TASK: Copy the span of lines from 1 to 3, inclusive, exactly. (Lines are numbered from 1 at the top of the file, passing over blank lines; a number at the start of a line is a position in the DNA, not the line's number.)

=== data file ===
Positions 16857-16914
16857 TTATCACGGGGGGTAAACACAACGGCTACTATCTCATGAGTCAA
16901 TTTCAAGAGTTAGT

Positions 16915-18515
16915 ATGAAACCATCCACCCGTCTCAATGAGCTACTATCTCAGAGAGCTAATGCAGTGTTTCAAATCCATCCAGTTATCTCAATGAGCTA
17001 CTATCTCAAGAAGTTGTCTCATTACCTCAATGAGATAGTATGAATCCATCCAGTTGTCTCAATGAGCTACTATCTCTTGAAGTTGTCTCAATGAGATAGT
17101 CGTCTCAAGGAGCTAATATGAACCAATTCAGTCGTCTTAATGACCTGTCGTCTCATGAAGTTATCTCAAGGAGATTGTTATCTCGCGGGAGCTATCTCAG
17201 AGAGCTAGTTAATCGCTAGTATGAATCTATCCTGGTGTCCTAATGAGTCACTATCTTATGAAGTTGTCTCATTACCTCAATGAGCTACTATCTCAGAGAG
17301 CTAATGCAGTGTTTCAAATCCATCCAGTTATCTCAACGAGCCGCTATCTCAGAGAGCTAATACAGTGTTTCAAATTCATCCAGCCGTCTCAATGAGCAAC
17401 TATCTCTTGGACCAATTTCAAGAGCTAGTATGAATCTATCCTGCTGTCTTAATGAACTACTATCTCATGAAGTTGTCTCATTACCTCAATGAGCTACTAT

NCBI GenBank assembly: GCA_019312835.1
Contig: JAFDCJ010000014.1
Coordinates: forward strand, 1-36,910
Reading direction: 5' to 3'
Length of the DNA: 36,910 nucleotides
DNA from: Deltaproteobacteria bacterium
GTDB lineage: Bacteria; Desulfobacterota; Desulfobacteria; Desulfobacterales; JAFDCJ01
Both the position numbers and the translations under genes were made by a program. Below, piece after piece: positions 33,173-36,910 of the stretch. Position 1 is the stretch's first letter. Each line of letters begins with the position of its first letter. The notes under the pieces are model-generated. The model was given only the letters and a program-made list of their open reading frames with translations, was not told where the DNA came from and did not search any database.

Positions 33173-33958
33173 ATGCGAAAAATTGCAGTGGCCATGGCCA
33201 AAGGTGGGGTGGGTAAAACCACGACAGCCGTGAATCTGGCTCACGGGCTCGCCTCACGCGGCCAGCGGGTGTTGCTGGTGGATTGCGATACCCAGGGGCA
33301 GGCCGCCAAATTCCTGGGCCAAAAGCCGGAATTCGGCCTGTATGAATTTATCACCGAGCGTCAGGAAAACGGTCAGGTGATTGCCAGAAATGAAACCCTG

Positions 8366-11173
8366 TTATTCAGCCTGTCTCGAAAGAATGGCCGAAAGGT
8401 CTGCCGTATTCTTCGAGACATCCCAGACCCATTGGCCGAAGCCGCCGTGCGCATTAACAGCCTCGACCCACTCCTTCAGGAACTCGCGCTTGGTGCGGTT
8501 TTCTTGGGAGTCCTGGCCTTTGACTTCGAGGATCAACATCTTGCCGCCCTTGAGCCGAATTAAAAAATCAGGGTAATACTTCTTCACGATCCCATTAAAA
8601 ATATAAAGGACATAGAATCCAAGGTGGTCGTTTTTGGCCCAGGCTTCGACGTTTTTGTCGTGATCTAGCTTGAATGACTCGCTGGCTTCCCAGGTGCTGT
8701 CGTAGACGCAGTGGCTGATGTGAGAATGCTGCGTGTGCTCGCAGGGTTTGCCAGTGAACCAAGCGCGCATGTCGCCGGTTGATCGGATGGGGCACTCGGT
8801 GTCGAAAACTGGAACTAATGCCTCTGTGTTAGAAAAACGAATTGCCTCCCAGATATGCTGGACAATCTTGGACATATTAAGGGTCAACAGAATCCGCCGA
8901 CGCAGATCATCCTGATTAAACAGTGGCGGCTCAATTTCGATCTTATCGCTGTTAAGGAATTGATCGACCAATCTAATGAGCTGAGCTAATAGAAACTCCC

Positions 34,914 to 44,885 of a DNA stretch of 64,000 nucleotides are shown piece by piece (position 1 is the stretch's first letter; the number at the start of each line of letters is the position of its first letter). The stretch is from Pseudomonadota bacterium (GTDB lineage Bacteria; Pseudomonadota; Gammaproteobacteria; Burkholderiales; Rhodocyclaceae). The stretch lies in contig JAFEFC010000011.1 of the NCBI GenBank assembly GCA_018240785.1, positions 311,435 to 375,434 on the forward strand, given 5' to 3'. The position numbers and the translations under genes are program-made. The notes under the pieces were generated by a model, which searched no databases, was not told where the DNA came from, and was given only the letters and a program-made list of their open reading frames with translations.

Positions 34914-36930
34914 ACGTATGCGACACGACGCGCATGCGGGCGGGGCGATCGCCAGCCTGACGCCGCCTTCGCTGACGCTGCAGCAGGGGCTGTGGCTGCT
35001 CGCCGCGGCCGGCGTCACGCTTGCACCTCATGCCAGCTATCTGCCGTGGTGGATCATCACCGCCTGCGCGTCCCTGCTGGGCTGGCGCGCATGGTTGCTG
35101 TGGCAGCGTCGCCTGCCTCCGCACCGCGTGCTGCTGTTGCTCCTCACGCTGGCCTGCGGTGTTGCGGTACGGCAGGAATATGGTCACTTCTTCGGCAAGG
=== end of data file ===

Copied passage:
Positions 16857-16914
16857 TTATCACGGGGGGTAAACACAACGGCTACTATCTCATGAGTCAA
16901 TTTCAAGAGTTAGT